GPS Will Not Be Harmed By LightSquared
The Federal Communications Commission (FCC) said Tuesday that Philip Falcone’s satellite broadband start-up LightSquared would not be allowed to operate if it harmed GPS services.
The FCC is evaluating LightSquared after testing found its original plan for a high-speed wireless network could interfere with GPS services.
According to estimates, about 500 million GPS receivers are in government or commercial use in the U.S.
“We’re not going to do anything that creates problems for GPS safety and service as we explore technical solutions that will both protect GPS and allow a new service to launch,” FCC Chairman Julius Genachowski said during a press conference after the agency’s monthly open meeting.
LightSquared unveiled a new plan in June for developing its network that uses a different block of wireless airwaves that is farther away from the GPS band.
The start-up said it hopes this fixes the interference issues and will satisfy the FCC.
However, an FCC official said during a briefing for the press that creating a “guard band” between LightSquared’s airwaves and those used for GPS left a large swath of spectrum underutilized.
The official said they would like to find a solution that is better for long-term spectrum policy and allows efficient use of the airwaves.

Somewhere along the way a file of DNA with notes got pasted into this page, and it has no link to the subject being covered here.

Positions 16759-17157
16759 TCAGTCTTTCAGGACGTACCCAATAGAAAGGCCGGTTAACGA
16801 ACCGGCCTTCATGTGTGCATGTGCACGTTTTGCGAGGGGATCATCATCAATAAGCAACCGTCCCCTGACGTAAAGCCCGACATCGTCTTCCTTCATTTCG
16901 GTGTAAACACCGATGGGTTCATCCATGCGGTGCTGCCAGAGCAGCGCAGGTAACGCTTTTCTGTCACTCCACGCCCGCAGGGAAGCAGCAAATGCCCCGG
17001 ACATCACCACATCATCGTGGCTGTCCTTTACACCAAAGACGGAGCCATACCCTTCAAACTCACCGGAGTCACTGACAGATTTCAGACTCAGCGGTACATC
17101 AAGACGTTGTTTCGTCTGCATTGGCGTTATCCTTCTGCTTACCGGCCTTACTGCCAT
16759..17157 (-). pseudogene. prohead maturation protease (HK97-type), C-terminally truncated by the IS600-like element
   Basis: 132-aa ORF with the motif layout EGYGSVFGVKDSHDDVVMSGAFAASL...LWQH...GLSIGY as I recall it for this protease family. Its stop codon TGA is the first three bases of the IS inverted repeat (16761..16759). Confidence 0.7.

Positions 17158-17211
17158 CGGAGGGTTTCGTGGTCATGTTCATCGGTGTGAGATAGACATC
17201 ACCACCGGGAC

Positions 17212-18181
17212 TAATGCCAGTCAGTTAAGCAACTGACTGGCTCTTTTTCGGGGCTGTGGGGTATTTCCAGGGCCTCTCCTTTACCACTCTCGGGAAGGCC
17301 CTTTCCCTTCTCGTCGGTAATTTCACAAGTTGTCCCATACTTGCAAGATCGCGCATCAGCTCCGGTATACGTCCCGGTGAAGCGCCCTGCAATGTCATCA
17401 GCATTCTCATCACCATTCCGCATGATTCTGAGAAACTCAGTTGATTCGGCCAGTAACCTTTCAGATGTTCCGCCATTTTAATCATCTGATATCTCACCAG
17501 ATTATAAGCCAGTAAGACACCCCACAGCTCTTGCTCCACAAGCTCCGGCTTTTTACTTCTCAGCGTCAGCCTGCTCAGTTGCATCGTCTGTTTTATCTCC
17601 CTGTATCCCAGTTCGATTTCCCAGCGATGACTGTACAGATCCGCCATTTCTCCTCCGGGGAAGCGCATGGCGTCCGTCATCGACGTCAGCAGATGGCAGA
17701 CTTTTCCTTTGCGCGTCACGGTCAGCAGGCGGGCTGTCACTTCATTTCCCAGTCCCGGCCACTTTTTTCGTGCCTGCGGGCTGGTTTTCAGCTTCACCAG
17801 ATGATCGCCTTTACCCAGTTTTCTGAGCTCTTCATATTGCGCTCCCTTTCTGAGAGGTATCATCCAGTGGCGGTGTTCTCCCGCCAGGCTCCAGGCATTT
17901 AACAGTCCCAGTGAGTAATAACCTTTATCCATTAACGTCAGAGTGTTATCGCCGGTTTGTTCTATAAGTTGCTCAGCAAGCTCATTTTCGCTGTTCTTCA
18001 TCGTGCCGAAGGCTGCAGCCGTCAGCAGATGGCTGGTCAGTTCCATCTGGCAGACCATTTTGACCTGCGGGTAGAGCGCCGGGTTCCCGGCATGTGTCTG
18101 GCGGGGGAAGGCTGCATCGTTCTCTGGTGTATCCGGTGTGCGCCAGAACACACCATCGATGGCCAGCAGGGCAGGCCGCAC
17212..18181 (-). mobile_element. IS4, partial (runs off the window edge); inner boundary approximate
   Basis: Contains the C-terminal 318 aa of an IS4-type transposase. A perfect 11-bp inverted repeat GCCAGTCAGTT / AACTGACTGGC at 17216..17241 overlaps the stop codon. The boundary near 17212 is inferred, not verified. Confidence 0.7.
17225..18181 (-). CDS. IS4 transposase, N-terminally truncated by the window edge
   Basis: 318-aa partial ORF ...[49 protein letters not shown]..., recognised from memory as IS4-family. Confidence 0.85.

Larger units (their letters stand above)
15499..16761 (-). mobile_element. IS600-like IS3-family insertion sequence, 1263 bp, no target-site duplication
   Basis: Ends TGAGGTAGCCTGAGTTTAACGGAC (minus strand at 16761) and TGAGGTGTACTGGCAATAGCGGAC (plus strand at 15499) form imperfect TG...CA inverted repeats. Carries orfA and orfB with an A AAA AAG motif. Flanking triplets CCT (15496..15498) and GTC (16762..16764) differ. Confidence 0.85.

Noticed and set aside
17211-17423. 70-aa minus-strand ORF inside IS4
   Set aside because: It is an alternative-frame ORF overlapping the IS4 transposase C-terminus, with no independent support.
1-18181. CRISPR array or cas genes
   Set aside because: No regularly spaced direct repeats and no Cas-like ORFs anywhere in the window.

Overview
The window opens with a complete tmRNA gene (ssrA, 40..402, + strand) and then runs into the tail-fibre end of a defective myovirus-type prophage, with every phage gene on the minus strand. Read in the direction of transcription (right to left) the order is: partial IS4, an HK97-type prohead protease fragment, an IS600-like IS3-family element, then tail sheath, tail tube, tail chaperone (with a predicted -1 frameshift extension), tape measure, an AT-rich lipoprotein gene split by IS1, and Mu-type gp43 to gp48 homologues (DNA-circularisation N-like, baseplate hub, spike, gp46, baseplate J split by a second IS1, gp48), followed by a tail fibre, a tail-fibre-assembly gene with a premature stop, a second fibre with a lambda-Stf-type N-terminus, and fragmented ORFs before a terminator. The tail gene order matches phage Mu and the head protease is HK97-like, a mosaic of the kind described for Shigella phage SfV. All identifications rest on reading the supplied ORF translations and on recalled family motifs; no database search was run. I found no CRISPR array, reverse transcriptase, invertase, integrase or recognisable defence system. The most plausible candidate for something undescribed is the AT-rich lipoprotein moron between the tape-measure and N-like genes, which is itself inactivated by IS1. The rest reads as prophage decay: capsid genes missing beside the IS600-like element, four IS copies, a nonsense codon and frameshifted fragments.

The FCC is working with the Obama administration to make 500 megahertz of spectrum available during the next 10 years to help catch up with the rapid growth of the smartphone industry.
LightSquared intends to invest $14 billion over the next eight years to build a wireless network, and the start-up hopes to sell wholesale wireless services to companies like Best Buy Co.
The company would serve about 260 million people with its cellular network and provide satellite coverage over the entire U.S.
The FCC will take until August 15 on LightSquared’s proposal to lessen interference by initially limiting operations to part of its allocated airwaves.
Julius Knapp, chief of the agency’s technology office, said in a briefing for reporters that the FCC has yet to set a deadline for its decision and is still considering whether more testing may be needed.
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